Jimmy Lai's Apple Daily newspaper is known for its outspoken criticism of China. (Reuters/Nicky Loh)
Jimmy Lai's Apple Daily newspaper is known for its outspoken criticism of China. (Reuters/Nicky Loh)

Attacks on Hong Kong news outlets must be prosecuted

Hong Kong, July 3, 2013–The Committee to Protect Journalists calls on Hong Kong authorities to expedite investigations into recent attacks against news outlets known for being critical of China. In the most recent attack targeting Next Media Limited on June 30, three masked men threatened distribution workers with knives, then burned 26,000 copies of the group’s Chinese-language newspaper Apple Daily, according to news reports.

“The fact that the perpetrators behind this spate of attacks have not been identified and brought to justice reflects very poorly on the Hong Kong government’s attitude toward media,” said Bob Dietz, CPJ Asia program coordinator in New York. “Unsolved and unpunished crimes such as this are not in keeping with the rule of law that Hong Kong prides itself on maintaining.”

The attacks on Next Media began on June 19, when a stolen car was rammed into the front gate of the home of Chairman Jimmy Lai. This was followed on June 21 by the beating of a Sharp Daily journalist and the June 30 discovery of a machete placed outside the entrance of the group’s building. Sharp Daily is a free Chinese-language tabloid published in Taiwan and Hong Kong and shares copy with Apple Daily.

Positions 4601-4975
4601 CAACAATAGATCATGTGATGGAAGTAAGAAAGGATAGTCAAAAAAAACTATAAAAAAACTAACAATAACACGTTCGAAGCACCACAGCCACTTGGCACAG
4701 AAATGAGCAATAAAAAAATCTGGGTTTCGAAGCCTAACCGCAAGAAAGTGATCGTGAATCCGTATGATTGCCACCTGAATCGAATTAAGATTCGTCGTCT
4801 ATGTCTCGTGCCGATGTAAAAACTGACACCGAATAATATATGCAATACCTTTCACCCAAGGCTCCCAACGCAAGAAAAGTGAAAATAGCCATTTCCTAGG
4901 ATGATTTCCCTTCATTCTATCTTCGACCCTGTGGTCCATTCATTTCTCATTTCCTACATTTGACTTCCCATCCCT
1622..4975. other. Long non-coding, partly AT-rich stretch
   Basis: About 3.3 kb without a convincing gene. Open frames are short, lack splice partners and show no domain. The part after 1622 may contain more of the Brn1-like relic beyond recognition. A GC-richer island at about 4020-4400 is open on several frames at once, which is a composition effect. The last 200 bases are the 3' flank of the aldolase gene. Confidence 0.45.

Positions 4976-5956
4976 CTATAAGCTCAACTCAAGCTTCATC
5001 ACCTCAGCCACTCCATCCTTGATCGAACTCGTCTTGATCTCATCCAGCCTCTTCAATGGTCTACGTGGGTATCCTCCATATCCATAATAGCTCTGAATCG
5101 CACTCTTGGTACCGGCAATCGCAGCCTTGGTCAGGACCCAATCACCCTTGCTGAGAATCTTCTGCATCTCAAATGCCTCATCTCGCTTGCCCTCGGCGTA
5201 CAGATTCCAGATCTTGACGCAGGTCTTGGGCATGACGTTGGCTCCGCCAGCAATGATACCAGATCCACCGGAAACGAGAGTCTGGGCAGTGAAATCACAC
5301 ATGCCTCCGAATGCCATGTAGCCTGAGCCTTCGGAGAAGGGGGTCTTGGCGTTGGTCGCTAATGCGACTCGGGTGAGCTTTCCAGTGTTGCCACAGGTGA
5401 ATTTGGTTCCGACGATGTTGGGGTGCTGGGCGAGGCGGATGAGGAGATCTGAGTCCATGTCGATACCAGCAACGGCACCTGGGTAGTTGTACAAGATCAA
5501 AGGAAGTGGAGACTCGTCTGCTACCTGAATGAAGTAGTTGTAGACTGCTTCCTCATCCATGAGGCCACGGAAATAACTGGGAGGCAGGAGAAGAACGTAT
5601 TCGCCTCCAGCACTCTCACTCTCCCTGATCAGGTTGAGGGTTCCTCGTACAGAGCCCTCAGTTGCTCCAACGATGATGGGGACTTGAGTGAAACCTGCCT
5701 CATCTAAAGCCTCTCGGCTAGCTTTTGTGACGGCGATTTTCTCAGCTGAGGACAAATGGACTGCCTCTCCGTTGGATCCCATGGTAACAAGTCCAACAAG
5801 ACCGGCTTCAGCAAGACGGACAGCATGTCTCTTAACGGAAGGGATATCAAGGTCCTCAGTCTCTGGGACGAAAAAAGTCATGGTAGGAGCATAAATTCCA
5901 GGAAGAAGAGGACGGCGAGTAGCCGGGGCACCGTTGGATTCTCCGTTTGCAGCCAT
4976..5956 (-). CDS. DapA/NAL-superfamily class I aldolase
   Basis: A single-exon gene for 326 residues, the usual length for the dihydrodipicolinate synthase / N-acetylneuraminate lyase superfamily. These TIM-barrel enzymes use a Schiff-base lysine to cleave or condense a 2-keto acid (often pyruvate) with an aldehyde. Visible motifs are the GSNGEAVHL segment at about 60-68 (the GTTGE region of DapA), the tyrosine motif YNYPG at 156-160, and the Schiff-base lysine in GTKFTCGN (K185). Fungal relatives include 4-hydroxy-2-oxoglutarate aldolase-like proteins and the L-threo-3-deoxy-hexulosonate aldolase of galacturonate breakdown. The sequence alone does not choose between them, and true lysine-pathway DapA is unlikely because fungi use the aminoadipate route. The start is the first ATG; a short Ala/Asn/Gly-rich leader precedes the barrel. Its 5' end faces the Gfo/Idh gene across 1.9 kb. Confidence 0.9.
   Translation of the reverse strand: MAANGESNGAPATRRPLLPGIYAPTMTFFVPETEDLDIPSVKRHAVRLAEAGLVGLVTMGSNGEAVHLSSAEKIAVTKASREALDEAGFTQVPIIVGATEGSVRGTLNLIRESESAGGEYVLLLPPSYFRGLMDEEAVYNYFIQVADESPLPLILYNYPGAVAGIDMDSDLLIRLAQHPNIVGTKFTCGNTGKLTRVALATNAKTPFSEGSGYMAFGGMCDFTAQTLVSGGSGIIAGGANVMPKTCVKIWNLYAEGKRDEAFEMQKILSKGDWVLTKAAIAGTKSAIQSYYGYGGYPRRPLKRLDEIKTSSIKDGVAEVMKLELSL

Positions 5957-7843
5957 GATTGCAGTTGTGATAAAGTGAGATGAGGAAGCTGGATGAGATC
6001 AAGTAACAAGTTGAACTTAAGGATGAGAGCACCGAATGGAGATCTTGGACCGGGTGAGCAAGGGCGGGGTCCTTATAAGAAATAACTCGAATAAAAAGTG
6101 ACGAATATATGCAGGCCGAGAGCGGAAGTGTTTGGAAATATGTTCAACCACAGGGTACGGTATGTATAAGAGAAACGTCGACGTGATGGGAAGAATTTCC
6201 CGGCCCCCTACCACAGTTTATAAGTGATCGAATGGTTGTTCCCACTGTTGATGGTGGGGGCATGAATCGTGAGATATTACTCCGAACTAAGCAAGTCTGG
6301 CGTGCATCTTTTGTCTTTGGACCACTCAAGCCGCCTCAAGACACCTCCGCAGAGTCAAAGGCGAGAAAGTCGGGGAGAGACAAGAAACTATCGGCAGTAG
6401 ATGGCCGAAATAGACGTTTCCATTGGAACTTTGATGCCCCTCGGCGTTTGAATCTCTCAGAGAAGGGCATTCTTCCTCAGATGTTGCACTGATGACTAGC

Next Media has been highly critical of Hong Kong’s government since the former British colony returned to Chinese rule in 1997. The group has offered a reward of 1 million Hong Kong dollars (US$129,000) to anyone who would provide information leading to arrests.  

Lai told local the press on Sunday that he does not feel threatened: “There’s no need to worry, this will not affect my newspapers’ editorial policy,” he said. Apple Daily reporters told CPJ that security at their newspaper office has been stepped up. 

In a June 3 attack relating to another media company, iSun Affairs publisher Chen Ping was beaten by a group of baton-wielding men. The website of the Hong Kong-based monthly print magazine is updated regularly with breaking news and is known for its outspoken reporting on sensitive mainland issues.

While violence against journalists was once rare in Hong Kong, the city has seen a rise in attacks in the past five years, with at least six cases of attacks, beatings, and detentions recorded in the past year, according to data collected by the Hong Kong Journalists Association.